According to American Senior Vice President of Human Resources Jeff Brundage, it doesn’t matter what other airlines are doing: his company will still offer employees traditional defined benefit plans, MarketWatch reports. To make this possible, the airline is asking Congress to make it easier to continue funding its existing plan.
Union leaders agree. “The defined benefit plan
is not one to throw away,” stated Ralph Hunter, president
the Allied Pilots Association, a union that represent
American pilots, according to MarketWatch. “We can save
this andwe’re going to give it our best shot,”
Other airlines have not made such a commitment; Delta, Northwest, and United Airlines have all attempted in some way to shift employees from traditional defined benefit plans for the cost-savings of defined contribution plans (See Northwest Airlines Latest to Propose DB to DC Move ). In response, some executives at other airlines have urged Congress to ease pension contribution requirements so that they can stay competitive with companies dumping their pensions (See Airline Pension Payment Deferral Legislation Proposed in Senate ).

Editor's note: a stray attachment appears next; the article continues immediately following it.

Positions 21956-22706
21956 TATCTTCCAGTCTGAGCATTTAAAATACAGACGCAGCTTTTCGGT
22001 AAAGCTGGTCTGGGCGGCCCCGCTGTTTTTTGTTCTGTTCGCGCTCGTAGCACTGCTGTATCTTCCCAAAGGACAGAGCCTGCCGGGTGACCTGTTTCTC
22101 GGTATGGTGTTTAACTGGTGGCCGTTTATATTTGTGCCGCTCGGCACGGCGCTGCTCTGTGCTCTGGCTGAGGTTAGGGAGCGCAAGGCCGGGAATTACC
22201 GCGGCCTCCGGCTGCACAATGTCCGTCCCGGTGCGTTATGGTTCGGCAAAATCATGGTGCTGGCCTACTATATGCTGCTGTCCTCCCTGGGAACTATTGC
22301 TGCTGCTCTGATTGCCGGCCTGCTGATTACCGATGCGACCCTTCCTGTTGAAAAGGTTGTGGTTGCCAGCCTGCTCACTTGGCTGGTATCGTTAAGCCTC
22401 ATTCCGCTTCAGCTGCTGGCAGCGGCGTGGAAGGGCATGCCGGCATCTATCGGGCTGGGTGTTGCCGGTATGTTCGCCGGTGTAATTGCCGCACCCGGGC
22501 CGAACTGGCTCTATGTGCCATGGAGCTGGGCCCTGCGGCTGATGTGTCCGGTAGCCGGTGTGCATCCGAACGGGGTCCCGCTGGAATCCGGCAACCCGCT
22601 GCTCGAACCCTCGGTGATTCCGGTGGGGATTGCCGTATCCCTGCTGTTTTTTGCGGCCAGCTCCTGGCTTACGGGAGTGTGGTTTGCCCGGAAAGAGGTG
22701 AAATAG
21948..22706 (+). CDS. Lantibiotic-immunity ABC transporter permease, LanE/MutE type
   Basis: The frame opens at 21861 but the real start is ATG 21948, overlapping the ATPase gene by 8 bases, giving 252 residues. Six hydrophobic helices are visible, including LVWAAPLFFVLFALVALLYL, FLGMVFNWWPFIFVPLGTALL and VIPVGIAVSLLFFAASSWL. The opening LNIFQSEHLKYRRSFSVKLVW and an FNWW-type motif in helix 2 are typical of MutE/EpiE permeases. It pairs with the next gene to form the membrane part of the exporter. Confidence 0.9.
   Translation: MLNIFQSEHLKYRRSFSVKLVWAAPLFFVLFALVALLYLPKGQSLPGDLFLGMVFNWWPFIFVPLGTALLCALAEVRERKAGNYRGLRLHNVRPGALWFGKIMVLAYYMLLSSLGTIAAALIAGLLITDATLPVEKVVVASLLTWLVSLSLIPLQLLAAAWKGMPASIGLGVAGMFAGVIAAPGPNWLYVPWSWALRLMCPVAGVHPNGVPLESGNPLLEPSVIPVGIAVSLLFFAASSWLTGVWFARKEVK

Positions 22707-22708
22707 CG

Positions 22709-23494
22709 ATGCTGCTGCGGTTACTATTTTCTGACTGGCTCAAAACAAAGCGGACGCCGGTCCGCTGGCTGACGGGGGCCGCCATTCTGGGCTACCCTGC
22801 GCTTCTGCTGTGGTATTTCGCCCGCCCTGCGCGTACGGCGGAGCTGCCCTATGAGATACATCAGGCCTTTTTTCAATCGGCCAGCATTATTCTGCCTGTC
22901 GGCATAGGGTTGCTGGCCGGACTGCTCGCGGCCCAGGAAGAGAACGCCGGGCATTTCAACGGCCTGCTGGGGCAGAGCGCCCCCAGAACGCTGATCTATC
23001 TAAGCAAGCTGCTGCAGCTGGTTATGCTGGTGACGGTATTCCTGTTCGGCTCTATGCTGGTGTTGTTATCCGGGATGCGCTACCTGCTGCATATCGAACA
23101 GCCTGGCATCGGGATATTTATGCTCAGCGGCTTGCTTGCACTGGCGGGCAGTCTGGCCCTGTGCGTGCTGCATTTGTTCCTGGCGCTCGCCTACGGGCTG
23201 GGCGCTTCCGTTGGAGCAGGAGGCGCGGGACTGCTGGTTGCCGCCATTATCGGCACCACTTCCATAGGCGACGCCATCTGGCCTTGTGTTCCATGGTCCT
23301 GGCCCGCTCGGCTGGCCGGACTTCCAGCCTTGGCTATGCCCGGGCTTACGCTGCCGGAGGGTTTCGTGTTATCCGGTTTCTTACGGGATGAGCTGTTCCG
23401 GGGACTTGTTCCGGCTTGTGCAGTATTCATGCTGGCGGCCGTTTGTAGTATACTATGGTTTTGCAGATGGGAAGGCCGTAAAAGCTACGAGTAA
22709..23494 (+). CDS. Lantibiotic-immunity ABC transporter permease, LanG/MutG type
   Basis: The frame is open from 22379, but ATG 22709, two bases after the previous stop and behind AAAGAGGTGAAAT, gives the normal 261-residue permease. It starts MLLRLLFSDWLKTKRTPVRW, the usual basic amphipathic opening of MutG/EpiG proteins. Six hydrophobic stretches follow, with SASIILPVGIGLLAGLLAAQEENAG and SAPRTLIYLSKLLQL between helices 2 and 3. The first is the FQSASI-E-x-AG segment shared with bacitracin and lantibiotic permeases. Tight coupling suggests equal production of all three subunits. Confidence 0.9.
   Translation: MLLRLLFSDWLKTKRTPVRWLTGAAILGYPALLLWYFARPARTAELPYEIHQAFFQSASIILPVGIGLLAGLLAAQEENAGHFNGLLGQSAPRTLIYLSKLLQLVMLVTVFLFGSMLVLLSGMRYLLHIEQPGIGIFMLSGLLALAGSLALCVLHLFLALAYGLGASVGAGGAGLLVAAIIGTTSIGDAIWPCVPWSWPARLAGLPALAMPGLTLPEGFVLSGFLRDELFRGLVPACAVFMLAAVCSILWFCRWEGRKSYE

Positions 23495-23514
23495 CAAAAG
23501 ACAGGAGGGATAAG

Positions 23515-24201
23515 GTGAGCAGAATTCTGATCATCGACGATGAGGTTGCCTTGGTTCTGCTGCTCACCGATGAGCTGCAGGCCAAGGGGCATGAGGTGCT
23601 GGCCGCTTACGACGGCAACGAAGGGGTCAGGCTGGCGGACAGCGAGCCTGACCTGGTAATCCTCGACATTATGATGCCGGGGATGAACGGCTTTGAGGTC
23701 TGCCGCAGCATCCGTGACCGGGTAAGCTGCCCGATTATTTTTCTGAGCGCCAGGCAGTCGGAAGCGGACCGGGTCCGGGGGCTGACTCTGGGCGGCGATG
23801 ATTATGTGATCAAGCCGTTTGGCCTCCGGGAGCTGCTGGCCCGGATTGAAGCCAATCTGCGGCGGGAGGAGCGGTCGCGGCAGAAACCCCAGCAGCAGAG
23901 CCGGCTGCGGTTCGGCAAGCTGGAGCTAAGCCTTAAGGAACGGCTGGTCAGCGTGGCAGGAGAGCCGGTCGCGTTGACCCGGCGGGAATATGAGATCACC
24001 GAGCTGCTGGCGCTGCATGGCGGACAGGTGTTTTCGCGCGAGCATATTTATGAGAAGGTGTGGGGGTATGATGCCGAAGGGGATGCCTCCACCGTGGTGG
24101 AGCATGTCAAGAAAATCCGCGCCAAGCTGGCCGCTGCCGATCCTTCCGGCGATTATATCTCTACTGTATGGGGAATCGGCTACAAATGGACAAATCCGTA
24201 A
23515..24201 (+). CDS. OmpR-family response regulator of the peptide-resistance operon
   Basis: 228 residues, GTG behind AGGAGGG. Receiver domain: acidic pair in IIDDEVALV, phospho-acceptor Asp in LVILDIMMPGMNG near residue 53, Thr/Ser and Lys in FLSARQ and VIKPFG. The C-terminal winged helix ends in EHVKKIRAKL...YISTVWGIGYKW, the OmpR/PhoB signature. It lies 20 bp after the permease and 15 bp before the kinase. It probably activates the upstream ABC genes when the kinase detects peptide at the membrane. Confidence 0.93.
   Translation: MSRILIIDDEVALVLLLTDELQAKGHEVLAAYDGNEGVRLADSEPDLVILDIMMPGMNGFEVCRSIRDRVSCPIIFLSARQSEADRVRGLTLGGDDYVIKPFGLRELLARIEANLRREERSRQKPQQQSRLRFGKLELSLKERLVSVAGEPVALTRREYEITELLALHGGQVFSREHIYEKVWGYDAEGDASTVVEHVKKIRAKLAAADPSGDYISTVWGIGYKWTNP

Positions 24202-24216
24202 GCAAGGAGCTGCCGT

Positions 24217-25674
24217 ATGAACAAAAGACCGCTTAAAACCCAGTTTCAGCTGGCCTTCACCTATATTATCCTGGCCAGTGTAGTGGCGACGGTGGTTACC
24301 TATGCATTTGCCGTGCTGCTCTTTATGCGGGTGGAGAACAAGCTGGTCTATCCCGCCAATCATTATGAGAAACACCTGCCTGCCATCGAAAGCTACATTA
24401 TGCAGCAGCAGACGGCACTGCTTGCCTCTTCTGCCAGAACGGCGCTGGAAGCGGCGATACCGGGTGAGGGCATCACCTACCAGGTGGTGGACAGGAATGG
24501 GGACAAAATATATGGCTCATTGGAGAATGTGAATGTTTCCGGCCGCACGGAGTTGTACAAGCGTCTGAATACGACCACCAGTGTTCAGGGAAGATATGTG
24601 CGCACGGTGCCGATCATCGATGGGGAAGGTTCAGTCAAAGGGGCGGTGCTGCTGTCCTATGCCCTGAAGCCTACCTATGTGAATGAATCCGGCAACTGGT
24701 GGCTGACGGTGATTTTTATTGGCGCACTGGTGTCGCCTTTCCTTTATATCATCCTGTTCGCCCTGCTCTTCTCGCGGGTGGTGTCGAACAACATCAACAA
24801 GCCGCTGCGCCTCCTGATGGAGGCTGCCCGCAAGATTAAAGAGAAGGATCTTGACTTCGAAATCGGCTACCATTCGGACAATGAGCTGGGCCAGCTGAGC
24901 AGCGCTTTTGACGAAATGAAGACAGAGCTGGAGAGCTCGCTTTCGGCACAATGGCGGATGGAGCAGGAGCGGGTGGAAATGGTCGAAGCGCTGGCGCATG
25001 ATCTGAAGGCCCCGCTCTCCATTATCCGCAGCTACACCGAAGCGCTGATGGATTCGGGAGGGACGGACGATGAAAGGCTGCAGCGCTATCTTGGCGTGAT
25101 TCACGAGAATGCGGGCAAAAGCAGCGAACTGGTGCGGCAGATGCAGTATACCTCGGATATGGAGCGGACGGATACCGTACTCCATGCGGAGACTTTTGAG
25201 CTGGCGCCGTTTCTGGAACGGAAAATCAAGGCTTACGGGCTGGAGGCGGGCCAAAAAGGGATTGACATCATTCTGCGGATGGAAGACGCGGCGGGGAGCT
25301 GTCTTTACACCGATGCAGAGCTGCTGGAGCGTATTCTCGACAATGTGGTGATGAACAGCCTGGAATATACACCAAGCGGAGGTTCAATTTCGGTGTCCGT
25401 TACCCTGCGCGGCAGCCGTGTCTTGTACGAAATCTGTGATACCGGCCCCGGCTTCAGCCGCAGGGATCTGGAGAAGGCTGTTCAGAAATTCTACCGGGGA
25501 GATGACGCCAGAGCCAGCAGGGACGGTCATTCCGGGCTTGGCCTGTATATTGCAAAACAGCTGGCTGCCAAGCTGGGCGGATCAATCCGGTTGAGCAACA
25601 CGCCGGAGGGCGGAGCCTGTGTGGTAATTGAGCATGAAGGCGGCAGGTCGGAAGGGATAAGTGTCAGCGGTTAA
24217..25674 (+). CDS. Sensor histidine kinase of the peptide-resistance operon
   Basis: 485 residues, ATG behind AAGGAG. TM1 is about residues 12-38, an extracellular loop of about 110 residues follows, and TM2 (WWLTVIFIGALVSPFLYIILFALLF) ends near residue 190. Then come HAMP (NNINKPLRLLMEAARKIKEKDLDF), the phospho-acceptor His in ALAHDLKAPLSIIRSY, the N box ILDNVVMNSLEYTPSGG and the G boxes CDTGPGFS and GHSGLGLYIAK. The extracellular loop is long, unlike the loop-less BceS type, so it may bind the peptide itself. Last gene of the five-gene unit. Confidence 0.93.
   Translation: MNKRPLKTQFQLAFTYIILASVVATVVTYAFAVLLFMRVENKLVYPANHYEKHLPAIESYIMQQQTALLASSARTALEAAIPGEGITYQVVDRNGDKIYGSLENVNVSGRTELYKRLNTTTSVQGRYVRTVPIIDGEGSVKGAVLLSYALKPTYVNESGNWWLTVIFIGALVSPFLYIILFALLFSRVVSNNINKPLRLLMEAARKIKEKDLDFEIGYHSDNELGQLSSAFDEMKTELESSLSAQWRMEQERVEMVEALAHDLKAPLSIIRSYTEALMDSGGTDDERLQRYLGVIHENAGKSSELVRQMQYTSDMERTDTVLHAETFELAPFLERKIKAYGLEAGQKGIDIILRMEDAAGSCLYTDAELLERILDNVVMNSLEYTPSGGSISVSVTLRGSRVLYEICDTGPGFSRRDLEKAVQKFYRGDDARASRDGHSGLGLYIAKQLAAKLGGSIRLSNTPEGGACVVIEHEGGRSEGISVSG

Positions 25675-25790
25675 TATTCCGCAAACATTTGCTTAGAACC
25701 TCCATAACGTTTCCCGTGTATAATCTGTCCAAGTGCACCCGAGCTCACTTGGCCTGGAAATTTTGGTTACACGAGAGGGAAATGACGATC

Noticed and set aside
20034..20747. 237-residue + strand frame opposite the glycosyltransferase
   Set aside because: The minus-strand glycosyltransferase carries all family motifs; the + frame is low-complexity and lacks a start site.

However, Brundage claims that it is possible to keep the defined benefit plan if the airline can return to profitability. Some, however, disagree. AirTran – which offers a defined contribution plan – is one of them. “We don’t see how you can possibly sit back and say ‘We can fund our plan,'” AirTran senior vice president Richard Magurno said during a recent panel discussion, according to MarketWatch.
In fact, AirTran and other low-cost carriers have said that they are asking Congress to keep the current funding laws in place so that major airlines with bloated pensions do not get an advantage over them.